#TransformTuesday: 14 July
Here is this week's selection of rebrands from around the world. For more from #TransformTuesday, follow @Transformsays on Twitter.
For the first time since its founding in 1976, automated test and measurement system software company NI worked with global design studio Gretel to develop a modern new brand identity strategy that elevates the brand beyond traditional category signifiers. With customer needs shifting from individual software and hardware products to holistic systems and services, NI is in constant state of growth, which led it to step out of the confines of its test and measurement category and build an adaptable brand that would be clear, effective and approachable across different sectors. . The key thread of the identity strategy hinges on a newly articulated purpose: Engineer Ambitiously, which highlights NI’s human and inclusive role within the tech industry and challenges everyone to think bigger, aim higher, go faster. The new visual identity reflects this strategy, balancing hard and soft to imply the equilibrium between rationality and creativity, hardware and software that sets NI apart.
“NI’s new, modernized brand persona crafts an image of NI as connectors of people, ideas and technology with a clear expert perspective– someone who sees opportunities throughout the process. NI is intelligent, active. It’s all about putting pieces together, connecting systems, finding new ways to think about complex ideas,” says Gretel’s strategy director Daniel Edmundson.
The colour palette was also revitalised, moving away from the standard blue and gray colour scheme and opting for an earthier, greener palette. “We set out to develop a mature palette that transcends the tropes of technology and pushes the brand into a more human, everyday natural space,” adds executive creative director at Gretel Ryan Moore.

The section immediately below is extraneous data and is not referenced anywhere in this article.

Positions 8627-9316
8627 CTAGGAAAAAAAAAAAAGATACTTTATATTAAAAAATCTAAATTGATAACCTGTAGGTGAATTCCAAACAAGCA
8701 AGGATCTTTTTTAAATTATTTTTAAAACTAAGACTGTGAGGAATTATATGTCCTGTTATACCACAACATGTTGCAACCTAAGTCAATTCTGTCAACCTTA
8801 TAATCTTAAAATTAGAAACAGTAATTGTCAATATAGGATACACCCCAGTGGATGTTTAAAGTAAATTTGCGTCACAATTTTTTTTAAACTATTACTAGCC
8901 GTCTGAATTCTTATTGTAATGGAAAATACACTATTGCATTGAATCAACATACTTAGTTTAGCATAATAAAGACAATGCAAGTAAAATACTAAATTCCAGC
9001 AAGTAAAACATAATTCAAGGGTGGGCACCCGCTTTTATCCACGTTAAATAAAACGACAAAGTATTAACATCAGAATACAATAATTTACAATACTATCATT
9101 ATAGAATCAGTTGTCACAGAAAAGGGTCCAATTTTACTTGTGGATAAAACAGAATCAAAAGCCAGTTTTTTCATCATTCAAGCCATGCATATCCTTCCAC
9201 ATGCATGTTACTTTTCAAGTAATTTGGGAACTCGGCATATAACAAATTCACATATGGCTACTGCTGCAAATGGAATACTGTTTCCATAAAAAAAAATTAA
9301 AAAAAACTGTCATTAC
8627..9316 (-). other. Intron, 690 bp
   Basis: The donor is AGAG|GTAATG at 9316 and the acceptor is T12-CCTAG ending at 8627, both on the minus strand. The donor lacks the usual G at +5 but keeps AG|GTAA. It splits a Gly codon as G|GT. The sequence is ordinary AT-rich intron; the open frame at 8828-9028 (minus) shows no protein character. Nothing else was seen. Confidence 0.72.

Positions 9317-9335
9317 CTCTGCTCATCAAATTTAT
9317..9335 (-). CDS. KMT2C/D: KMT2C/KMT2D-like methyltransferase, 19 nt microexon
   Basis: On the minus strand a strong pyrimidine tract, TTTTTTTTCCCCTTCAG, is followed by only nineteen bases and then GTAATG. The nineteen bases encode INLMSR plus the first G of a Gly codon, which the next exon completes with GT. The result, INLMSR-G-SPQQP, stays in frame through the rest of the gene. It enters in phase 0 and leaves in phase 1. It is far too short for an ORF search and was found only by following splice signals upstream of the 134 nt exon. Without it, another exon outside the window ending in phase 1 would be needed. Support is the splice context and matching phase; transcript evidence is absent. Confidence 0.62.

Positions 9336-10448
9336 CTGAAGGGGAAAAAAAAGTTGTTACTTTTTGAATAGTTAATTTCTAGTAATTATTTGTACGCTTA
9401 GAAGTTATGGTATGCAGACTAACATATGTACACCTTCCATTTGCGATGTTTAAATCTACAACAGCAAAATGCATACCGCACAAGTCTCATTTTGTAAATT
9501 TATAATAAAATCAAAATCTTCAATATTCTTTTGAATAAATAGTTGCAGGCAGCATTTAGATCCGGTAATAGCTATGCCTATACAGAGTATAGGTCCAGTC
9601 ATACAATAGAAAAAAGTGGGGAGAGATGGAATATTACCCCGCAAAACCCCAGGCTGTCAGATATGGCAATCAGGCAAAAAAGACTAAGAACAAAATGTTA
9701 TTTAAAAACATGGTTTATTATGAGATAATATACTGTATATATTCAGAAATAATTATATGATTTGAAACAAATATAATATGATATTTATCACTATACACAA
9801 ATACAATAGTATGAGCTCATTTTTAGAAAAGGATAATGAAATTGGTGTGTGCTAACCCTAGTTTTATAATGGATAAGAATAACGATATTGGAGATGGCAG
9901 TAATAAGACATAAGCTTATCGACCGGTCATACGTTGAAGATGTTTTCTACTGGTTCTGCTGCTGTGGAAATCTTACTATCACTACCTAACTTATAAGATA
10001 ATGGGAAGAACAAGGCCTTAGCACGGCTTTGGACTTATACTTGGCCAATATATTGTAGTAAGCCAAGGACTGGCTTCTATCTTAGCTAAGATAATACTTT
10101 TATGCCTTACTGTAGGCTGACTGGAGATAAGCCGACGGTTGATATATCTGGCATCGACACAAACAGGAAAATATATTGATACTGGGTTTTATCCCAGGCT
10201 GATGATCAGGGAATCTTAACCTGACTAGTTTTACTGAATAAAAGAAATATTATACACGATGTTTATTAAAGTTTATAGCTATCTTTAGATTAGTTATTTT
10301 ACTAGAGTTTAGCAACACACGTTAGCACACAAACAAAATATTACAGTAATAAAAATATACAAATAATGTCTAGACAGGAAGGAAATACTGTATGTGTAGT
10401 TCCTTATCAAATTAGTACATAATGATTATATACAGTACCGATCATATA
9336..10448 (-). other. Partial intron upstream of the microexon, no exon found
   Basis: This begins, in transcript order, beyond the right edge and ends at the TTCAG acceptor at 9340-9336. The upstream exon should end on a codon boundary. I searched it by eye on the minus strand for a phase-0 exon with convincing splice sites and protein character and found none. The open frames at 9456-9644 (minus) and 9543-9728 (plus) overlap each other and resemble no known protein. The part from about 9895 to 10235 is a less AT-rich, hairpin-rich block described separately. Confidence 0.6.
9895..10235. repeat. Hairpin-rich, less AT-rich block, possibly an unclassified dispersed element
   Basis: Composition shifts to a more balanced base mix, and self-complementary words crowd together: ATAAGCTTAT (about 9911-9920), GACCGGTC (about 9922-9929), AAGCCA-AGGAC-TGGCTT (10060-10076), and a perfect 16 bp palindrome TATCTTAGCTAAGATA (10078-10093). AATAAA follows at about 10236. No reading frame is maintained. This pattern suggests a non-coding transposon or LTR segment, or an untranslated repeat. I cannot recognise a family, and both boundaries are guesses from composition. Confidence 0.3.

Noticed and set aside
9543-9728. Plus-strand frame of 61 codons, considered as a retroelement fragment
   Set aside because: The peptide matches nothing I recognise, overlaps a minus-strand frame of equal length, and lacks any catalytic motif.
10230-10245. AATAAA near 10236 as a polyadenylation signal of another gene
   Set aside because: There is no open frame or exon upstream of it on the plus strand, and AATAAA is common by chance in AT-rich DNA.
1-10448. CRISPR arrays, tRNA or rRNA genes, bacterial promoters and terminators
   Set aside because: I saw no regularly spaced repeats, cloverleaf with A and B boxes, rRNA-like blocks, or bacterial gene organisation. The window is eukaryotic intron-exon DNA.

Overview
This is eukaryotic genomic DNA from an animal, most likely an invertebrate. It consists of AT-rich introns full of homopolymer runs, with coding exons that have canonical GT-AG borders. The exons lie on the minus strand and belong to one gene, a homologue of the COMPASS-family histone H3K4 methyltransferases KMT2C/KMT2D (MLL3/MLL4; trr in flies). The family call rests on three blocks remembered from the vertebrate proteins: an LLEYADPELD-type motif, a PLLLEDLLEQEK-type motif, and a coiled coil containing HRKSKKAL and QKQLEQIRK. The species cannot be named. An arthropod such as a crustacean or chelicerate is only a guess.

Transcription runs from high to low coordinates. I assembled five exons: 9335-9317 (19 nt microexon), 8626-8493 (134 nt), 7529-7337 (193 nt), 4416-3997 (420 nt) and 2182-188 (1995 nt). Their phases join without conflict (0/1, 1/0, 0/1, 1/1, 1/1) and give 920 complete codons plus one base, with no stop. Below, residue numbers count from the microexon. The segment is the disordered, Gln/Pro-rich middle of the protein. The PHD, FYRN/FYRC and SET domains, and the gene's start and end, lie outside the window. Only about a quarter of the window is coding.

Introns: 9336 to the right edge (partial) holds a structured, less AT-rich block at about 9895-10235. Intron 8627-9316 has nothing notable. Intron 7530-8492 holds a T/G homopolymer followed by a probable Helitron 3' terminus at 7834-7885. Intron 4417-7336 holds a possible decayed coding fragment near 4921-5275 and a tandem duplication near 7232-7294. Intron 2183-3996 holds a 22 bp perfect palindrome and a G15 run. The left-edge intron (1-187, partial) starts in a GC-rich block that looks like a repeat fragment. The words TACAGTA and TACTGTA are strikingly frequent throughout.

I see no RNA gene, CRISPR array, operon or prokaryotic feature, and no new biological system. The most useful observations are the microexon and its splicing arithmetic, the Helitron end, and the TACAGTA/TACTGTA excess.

The rebrand was implemented fluidly across every touchpoint, from presentations to print publications to campus installation and digital platforms.
Pennsylvania-based Christian Messiah College becomes Messiah University in an attempt to extend its mission to educate undergraduate, graduate and adult degree students. The name transformation comes alongside a completely new visual identity. The new logo represents both a connection to the university’s past and the momentum of the future, with all the promises it holds. The flame in the logo is the light of spiritual and academic knowledge, while the three pillars it rests on symbolise the Christian trinity and the tri-part foundation of Messiah’s mission: intellect, character and Christian faith.
The new tagline, ‘your world seen anew,’ represents the possibilities offered by the university to open up student’s lives, faith and world, offering a new perspective. The new identity centres around the stained-glass window pattern, which serves as a metaphor for the students at Messiah, with each of them bringing valuable perspectives that are celebrated throughout the shared love of Christ. Each individual contribution is woven together to create a community and something special, like a strong stained-glass window. While the iconic Messiah blue and white colours were retained, the rebrand includes a new light blue and grey as secondary colours, and a bright tertiary colour palette to emphasise the vibrant stained glass window theme.
“In many ways, university status is a much more accurate reflection of how Messiah has functioned for several years now. With our comprehensive offering of undergraduate and graduate programs in both the liberal arts and applied sciences Messiah’s educational profile is already well-positioned with the academic distinction of a nationally recognized, private Christian university,” says Kim S. Phipps, president of Messiah University.
Rangers Football Club